The off-season has come to an end and you’re back to the grind of touring again. Hopefully you used a good off-season program to recover well from last season, make physical gains to improve your game, and properly prepare yourself for the rigors of this season (if not, give me a call quick and we can start before it’s too late).
I wanted to write today to help you understand how a workout program shifts as the season starts and how to maintain your game and your health throughout the season.
Before we get too deep into this I want to look at the two extremes of the workout mindset spectrum.
On one extreme are the golfers that work out in the off-season but are afraid to lift in-season, scared it will make them sore or weak and hinder their game. These players are likely to start their best and most consistent and then as the season goes on they hit shorter and get more streaky in their play. Their risk of injury goes up as the season goes on. Every off-season they start at the same place (or sometimes worse) because all the progress they made last off-season has been long since lost.
On the other extreme are the players that “go hard” all year round. It’s hard to tell how this manifests in their game because they are never fully recovered. They play sore and play fatigued. They never play to their potential and are at a constant risk for injury; there are always swing compensations present because their bodies will alter their swing to avoid weakened and sore muscles. Consistency is almost unattainable since every time they play, a different set of muscles is fatigued from their most recent workout.
Most players don’t fall exactly into one of those extreme categories (at least I hope not). However, I’m sure as you read those descriptions you can identify a little more with one than the other.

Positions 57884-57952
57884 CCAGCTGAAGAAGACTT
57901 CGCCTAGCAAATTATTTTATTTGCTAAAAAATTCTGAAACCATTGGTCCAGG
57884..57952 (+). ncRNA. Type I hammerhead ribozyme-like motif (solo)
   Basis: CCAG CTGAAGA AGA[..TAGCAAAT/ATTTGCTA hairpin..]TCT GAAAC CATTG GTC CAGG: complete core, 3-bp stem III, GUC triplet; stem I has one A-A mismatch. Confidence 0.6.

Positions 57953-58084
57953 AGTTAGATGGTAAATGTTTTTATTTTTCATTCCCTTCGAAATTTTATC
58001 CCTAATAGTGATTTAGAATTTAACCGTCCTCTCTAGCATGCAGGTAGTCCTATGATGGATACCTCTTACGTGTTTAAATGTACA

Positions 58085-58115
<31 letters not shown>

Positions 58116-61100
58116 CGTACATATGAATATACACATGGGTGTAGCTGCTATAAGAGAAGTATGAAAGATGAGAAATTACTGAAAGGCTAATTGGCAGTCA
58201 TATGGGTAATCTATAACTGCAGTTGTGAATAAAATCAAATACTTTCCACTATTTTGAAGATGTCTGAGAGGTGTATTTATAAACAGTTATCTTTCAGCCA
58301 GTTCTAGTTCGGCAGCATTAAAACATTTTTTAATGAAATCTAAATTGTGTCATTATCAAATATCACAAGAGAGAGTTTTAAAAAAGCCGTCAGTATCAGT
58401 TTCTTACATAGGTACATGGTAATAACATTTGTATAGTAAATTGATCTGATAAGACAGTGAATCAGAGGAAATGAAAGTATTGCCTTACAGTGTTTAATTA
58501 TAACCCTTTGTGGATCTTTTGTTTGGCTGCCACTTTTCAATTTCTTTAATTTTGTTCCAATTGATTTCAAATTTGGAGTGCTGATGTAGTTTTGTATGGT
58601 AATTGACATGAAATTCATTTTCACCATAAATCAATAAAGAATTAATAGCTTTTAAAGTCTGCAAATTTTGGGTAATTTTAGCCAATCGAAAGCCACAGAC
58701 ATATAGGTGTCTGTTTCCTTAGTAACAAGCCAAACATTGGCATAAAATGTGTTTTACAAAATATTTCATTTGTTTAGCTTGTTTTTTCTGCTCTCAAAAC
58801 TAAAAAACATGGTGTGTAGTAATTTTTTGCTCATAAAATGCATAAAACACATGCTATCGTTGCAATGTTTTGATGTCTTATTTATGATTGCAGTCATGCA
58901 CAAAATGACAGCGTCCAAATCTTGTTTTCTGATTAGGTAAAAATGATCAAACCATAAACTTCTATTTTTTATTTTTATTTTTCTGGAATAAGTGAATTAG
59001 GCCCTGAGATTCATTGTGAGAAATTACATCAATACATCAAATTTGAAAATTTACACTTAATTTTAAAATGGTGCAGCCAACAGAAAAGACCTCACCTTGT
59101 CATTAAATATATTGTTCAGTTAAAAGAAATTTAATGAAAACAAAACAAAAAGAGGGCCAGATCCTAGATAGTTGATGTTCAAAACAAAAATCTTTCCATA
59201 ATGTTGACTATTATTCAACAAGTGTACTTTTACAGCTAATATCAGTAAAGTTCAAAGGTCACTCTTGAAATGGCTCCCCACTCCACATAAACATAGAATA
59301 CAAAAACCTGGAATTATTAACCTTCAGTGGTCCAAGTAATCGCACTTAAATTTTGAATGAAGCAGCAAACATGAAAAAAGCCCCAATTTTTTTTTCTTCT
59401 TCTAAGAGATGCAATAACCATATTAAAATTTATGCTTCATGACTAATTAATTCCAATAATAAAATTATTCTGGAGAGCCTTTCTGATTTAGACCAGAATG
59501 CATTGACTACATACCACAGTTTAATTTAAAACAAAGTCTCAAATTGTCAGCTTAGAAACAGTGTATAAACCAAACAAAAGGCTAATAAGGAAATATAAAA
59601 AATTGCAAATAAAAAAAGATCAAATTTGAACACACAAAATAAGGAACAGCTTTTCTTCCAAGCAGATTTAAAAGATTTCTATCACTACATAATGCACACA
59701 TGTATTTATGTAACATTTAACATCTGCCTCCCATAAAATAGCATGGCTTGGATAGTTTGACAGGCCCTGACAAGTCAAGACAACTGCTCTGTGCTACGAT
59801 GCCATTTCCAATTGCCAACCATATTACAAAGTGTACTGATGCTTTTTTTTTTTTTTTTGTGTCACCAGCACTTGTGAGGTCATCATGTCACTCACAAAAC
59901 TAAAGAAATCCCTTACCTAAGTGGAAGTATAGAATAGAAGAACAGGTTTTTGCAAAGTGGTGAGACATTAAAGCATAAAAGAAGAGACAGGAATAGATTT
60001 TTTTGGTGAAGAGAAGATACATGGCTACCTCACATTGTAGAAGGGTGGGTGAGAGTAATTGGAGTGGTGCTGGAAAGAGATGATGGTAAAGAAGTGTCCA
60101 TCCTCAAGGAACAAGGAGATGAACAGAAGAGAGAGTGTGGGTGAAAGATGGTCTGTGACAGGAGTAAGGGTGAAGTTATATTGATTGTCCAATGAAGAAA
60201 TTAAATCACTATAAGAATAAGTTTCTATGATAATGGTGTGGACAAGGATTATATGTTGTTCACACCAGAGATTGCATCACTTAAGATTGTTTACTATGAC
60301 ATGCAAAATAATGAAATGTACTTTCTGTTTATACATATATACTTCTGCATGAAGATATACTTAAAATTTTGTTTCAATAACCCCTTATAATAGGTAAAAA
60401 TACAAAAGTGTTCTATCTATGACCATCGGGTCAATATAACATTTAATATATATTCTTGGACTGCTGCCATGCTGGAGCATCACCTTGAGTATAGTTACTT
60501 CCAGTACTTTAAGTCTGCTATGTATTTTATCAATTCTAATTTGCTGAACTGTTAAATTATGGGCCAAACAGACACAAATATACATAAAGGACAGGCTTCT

The goal is to balance the two extremes. This is called periodization. You should work out ALL year! Yes, in-season and off-season. What changes isn’t whether you work out, it’s the intensity at which you work out. How to intelligently balance this is where a good sports performance specialist comes in.
For my players in the off-season, we go hard often and try to make the big gains then. As the off-season ends we start tapering off the intensity but adding more challenge and building in more resiliency/durability for the season to come.
In-season is a more delicate balance. If there is a short break between events we might only do a few days of corrective work and some light strength training – nothing that will leave the player sore, weak, or alter their swing in the couple days of practice they get. One of my favorite quotes from a great performance expert named Pavel is: “Training should leave you ready to fight for the kingdom. Not like you just lost the war.” It describes these types of workouts perfectly.
If there is a longer break we might do one day of corrective work and light training, work hard one to two days, then a light day before they leave.
If they are traveling from event to event without being able to see me I’ll give them more stretching work and a hotel workout to do on their own since long hours of traveling wrecks the body and needs to be seriously counteracted before practicing and playing.
This whole process is highly tailored to the individual and their schedule. As I said it is a very delicate balance and it is one of the reasons pros hire people like me to do the planning for them and trust that I am getting them the best results and preparing their body to the highest potential.
I hope this helps you in your own planning. If you need further help feel free to contact me.